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I understand how a the language of turing machines which do not accept themselves is not recognizable but I'm not sure if the same proof could be used to describe a DFA... i.e a proof by contradiction in which a recognizer M recognizes a TM which does not accept itself on input ...creates a contradiction in which if M accepts then M does not accept itself.

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  • $\begingroup$ I have no idea what you are asking. What do you mean by "recognizable"? What the exact language you want to talk about? The question seems trivial if one notes that DFA encodings are (probably) not regular. $\endgroup$ – Raphael Nov 12 '13 at 17:53
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DFAs always terminate, so if you want to check whether a given DFA accepts or rejects a given word (say its representation), just run it on the word. You can even do this in polynomial time.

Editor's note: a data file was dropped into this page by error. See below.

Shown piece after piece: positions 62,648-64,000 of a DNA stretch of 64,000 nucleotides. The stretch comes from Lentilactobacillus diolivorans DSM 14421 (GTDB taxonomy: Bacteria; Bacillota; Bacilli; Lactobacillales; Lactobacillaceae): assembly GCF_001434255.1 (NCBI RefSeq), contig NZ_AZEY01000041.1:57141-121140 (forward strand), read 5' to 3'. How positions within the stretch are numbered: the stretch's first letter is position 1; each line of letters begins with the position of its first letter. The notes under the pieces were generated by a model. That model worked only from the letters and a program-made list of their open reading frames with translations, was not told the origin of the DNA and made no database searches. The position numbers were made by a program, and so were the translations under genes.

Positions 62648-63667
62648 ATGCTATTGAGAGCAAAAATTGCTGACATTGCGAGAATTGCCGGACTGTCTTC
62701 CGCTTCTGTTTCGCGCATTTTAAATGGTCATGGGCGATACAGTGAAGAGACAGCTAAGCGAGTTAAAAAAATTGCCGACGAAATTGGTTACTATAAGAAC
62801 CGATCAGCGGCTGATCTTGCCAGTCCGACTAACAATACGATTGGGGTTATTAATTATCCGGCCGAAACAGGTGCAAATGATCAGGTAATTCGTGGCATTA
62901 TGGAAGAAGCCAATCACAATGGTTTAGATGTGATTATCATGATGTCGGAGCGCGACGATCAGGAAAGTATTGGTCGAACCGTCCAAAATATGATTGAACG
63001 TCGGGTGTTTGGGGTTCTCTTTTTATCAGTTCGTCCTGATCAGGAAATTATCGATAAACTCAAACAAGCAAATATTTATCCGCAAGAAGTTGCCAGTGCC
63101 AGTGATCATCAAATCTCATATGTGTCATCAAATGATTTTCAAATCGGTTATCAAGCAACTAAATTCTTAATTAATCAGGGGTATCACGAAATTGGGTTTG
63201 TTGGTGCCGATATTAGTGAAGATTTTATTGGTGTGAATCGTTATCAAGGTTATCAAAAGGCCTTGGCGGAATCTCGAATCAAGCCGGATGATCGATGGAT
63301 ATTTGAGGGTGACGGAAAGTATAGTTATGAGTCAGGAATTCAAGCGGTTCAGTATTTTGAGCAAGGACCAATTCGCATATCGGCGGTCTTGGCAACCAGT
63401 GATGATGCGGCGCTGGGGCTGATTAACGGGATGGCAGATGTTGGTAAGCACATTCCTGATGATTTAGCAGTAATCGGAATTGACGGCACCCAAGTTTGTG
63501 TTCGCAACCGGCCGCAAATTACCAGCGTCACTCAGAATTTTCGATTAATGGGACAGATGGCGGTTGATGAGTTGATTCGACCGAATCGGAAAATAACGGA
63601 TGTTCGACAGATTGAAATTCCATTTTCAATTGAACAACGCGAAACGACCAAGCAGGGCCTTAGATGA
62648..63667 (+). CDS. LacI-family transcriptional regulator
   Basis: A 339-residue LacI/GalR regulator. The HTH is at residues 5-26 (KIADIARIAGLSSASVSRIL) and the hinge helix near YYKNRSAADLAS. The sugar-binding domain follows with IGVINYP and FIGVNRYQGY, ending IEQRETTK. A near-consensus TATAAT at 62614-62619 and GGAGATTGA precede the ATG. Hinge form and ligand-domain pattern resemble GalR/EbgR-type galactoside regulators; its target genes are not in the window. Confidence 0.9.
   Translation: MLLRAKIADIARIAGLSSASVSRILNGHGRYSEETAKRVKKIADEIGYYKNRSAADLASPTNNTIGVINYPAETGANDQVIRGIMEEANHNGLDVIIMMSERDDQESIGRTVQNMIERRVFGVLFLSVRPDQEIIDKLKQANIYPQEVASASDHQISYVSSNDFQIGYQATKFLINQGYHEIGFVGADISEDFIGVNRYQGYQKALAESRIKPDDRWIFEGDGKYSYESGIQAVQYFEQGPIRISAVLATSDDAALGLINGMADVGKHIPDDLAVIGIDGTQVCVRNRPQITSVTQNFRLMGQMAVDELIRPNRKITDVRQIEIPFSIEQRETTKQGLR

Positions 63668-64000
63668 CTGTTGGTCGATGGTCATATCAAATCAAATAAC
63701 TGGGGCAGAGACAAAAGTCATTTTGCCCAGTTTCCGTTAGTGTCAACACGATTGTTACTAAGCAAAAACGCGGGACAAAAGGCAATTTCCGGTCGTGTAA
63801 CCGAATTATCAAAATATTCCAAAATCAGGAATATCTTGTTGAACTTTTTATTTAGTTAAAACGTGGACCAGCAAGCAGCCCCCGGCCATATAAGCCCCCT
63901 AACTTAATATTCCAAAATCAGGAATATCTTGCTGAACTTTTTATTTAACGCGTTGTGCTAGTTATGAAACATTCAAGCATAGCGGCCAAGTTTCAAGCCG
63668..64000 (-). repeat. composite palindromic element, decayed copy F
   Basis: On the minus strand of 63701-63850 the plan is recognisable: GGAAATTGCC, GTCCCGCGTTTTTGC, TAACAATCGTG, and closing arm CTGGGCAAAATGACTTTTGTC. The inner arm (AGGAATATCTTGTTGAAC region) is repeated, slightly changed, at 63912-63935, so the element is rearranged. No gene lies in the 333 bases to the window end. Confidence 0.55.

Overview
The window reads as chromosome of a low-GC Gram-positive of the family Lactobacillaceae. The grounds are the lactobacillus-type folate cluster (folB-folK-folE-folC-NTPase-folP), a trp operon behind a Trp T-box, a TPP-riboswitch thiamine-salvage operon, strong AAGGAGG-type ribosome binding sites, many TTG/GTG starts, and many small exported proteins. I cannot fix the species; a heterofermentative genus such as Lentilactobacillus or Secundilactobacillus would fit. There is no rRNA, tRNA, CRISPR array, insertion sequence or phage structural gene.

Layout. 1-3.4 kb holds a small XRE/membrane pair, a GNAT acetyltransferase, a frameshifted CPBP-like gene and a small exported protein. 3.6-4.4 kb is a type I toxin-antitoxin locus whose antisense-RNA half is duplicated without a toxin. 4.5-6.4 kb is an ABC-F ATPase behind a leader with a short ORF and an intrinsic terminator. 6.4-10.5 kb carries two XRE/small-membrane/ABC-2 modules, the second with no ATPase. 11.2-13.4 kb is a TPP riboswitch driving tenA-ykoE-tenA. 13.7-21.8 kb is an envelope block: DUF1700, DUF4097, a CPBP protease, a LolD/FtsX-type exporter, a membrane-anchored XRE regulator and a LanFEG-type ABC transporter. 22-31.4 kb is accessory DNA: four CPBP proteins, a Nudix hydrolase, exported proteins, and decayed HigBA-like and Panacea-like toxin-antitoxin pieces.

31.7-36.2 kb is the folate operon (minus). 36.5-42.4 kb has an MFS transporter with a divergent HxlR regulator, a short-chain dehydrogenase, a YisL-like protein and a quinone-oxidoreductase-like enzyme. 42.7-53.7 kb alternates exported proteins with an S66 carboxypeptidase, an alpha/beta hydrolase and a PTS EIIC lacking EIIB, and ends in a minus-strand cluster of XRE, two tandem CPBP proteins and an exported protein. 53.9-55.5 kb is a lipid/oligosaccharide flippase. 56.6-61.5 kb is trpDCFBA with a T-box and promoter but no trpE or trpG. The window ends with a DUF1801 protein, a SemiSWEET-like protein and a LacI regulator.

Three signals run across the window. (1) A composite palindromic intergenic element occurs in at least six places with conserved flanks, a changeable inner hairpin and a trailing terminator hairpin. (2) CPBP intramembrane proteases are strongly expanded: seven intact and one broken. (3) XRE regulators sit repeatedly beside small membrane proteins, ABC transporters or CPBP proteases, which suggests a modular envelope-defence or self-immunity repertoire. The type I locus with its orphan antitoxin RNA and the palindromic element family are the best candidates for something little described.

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interesting idea! havent seen this in the literature but maybe its somewhere. what youve asked is a great simpler conceptual stepping stone into more advanced areas of TCS such as undecidability.

in a word: yes! there are multiple ways to do this. for example: choose any enumeration of all the words in the regular language $L$ where $w_i$ is the $i$th word $w_i$ in the language. then change the $i$th single symbol in each word to another symbol in the same alphabet to create $L'$. by diagonalization, $L'$ cannot be regular. this works for all languages that have at least two symbols. also note that in a sense, all regular languages with an arbitrary number of symbols can be "emulated" by an equivalent language of binary strings only.

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  • $\begingroup$ 2nd thought/test exercise for reader-- maybe this doesnt quite work (show counterexample!) but there is a similar/close construction that does.... might post the new one if someone shows a counterexample or doesnt find the other correct construction.... also wondering if it is in the literature anywhere.... $\endgroup$ – vzn Nov 12 '13 at 6:09

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